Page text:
Giancarlo Stanton speaks about joining Yankees (Part 1)
Giancarlo Stanton will be dearly missed by Marlins fans.
Stanton will miss them too.
But Stanton was clear about what he won’t regret leaving behind.
Stanton thanked Marlins fans, his teammates, coaches, the organization and the city of Miami both on social media and during a press conference Monday at the Major League Baseball Winter Meetings during which he was formally introduced as a new member of the New York Yankees.
But in his farewell message a couple of hours earlier on his Instagram account, Stanton took a clear shot at previous owner Jeffrey Loria and expressed what he disliked about the way the organization was run during his eight seasons playing for the Marlins.
Stanton wrote: “I feel for u fans, you’ve stuck with me as we’ve shared some roller coaster years. I’ve always tried to be as professional as possible during the unprofessional, circus times there!
“Regardless of the Ups and downs, I’ve grown and learned a lot as a Person/Player. So for that I give thanks, I hope there are better days in Miami. The city and the people are too great not to be!”
Stanton elaborated on what he meant by the comment a couple of hours later as he wore his new Yankees uniform and cap with the same No. 27 on it he wore as a Marlin.
“I just meant [there was] no structure, no stamp of ‘This is how things are gonna be,’” Stanton said. “It’s a different direction every Spring Training, you gotta learn something new. Every spring, a different manager, every spring or every middle of the season. That’s what I meant by that.”
Stanton, a four-time All-Star, was traded to the Yankees for second baseman Starlin Castro and two prospects as the Marlins’ new ownership group spearheaded by Yankees legend Derek Jeter and businessman Bruce Sherman make efforts to trim payroll and rebuild one of the lowest-rated minor-league talent pools in baseball.
Stanton’s most recent campaign was his most memorable with the Marlins after hitting 59 home runs, finished with 132 RBI and became the franchise’s first league MVP.
Yet the Marlins finished 77-85 and short of the postseason for the 14th consecutive year.
Stanton made it clear to Jeter and the Marlins’ new owners he did not want to be a part of yet another rebuild. The Marlins began to trade core players last week when they dealt second baseman Dee Gordon to Seattle and followed with the Stanton deal.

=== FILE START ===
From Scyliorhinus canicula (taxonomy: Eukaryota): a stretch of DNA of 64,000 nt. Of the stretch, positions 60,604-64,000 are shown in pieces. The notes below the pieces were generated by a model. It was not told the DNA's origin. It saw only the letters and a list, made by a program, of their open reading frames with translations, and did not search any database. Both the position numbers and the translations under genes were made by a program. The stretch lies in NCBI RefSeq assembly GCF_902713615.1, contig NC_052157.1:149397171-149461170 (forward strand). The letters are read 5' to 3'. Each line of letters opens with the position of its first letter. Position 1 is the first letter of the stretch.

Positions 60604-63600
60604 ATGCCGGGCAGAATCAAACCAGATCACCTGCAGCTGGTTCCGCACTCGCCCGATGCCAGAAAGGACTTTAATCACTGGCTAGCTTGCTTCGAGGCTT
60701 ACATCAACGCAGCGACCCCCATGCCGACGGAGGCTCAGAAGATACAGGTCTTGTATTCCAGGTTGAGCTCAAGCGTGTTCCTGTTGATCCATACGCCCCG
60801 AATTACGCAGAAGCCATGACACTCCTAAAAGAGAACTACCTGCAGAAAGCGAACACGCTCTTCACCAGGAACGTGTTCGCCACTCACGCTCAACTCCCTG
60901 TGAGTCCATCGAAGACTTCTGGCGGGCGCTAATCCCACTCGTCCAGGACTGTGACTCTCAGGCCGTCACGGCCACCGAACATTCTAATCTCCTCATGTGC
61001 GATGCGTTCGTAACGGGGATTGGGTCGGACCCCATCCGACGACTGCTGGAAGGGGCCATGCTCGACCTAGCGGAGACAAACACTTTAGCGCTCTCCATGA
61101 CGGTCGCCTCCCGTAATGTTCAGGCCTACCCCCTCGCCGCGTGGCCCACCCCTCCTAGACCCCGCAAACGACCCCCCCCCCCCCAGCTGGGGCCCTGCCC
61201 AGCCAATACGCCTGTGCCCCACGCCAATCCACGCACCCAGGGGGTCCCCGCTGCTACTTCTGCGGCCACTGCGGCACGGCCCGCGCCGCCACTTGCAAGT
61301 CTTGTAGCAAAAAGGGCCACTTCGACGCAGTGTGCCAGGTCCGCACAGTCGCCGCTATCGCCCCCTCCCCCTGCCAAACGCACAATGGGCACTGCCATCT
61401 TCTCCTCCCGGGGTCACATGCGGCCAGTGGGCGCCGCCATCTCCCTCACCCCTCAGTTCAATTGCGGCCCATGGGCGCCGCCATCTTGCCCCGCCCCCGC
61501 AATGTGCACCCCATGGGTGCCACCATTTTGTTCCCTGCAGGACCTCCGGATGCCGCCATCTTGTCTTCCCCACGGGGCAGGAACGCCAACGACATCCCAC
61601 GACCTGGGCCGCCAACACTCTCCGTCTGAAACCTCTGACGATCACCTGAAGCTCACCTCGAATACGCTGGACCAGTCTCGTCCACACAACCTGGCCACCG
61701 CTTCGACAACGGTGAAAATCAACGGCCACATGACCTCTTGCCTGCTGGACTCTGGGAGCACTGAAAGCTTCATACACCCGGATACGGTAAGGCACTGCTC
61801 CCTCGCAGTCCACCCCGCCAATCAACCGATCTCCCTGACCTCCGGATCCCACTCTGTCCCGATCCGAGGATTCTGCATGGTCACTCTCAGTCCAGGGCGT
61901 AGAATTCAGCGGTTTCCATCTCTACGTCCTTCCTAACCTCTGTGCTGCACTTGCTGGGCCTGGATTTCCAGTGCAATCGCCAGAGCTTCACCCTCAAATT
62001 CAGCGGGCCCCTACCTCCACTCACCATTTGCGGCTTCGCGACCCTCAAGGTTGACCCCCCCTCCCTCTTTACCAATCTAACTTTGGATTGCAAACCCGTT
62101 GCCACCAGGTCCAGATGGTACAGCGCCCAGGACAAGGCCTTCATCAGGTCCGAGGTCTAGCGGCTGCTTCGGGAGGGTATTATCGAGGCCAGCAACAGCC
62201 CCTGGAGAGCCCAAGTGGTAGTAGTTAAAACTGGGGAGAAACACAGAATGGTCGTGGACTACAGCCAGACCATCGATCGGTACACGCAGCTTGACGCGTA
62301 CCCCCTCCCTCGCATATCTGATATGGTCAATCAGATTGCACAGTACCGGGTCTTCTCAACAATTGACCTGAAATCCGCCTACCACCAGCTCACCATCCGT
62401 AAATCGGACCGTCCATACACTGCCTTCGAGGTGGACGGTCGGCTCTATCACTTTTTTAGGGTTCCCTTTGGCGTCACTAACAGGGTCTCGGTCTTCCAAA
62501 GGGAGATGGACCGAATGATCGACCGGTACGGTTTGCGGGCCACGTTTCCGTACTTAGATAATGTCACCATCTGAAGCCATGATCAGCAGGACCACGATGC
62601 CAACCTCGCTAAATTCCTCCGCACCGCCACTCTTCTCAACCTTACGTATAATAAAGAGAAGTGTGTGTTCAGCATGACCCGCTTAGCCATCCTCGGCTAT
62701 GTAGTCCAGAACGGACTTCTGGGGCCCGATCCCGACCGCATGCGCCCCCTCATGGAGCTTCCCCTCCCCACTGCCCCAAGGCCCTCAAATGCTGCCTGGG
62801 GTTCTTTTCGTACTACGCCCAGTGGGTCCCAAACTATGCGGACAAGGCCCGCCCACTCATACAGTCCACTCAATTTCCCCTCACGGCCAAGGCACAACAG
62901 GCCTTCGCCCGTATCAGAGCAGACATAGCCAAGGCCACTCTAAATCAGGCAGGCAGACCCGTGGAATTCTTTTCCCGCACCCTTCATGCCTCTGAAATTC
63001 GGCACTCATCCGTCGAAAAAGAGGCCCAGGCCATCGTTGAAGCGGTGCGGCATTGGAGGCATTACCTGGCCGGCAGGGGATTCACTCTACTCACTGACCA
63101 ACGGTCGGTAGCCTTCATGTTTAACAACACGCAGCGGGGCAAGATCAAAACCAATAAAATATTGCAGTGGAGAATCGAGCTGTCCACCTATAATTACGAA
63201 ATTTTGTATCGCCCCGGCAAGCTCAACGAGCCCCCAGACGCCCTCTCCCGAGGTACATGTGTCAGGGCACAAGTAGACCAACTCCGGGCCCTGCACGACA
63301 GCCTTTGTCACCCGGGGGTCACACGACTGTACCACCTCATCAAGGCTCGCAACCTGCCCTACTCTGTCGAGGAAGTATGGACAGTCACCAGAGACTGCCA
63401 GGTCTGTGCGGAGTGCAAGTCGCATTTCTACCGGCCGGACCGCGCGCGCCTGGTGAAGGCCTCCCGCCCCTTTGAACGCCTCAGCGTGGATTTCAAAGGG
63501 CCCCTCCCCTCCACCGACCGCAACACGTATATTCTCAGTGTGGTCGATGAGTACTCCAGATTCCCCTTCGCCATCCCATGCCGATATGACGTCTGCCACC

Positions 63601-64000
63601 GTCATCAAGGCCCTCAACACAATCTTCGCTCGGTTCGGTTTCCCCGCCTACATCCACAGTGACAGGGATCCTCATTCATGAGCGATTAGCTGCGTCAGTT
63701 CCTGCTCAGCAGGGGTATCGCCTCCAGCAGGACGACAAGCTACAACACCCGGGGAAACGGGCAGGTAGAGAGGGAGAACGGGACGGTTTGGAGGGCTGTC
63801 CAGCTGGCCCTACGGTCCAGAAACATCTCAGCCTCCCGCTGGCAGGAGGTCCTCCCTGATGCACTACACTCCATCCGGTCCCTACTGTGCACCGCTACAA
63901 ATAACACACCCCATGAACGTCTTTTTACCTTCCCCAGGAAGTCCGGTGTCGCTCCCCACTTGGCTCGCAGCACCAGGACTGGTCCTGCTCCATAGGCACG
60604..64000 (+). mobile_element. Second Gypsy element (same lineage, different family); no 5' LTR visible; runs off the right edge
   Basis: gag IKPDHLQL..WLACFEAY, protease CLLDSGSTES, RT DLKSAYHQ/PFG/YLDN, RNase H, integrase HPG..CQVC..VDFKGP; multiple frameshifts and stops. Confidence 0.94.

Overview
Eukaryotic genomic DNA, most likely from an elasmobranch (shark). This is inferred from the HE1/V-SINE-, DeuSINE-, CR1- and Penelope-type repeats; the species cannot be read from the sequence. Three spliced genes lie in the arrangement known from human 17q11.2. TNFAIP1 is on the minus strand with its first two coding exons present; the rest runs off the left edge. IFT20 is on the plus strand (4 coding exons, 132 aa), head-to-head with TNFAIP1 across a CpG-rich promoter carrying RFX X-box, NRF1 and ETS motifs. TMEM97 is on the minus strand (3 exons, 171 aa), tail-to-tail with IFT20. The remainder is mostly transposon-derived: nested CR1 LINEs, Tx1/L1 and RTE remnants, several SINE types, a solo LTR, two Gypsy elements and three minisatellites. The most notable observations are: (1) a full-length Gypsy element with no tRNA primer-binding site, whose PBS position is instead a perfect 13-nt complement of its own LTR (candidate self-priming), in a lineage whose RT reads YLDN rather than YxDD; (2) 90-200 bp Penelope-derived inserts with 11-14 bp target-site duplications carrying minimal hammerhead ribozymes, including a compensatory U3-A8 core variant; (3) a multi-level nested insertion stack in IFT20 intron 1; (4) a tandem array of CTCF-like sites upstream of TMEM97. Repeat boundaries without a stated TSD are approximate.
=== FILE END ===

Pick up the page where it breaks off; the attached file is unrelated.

“I wanted us to go forward and add to the pitching staff,” Stanton said. “I thought our lineup was legit and we needed help with our pitchers and needed to add rather than subtract. The way they wanted to go was to subtract. I let them know I didn’t want to be a part of another rebuild, another losing season. And that’s almost a guaranteed losing season taking away what I thought was a great lineup.”
Stanton said part of the appeal of accepting the Marlins’ trade to the Yankees was going to a franchise that was in position to win meaningful games and championships with a consistent direction.
“It’s what I always wanted,” Stanton said. “It’s what I always dreamed of, to be in competitive games where it means something and your performance means something to the team and the city.”
After the Stanton trade, the Yankees had the best odds of winning the 2018 World Series according to Bovada, improving to 5-1 from 11-1. The Marlins’ odds plummeted from 66-1 to 100-1, which is tied for second-worst only ahead of the Detroit Tigers (150-1).
Stanton delivered an additional message during the press conference to Marlins fans who are watching as the team’s new ownership trades away core players such as he and Dee Gordon in an effort to rebuild the team.
“I would say hang in there,” Stanton said. “They’re hurting. They’re going to go through some more tough years. I would advise them not to give up. Maybe watch from afar.”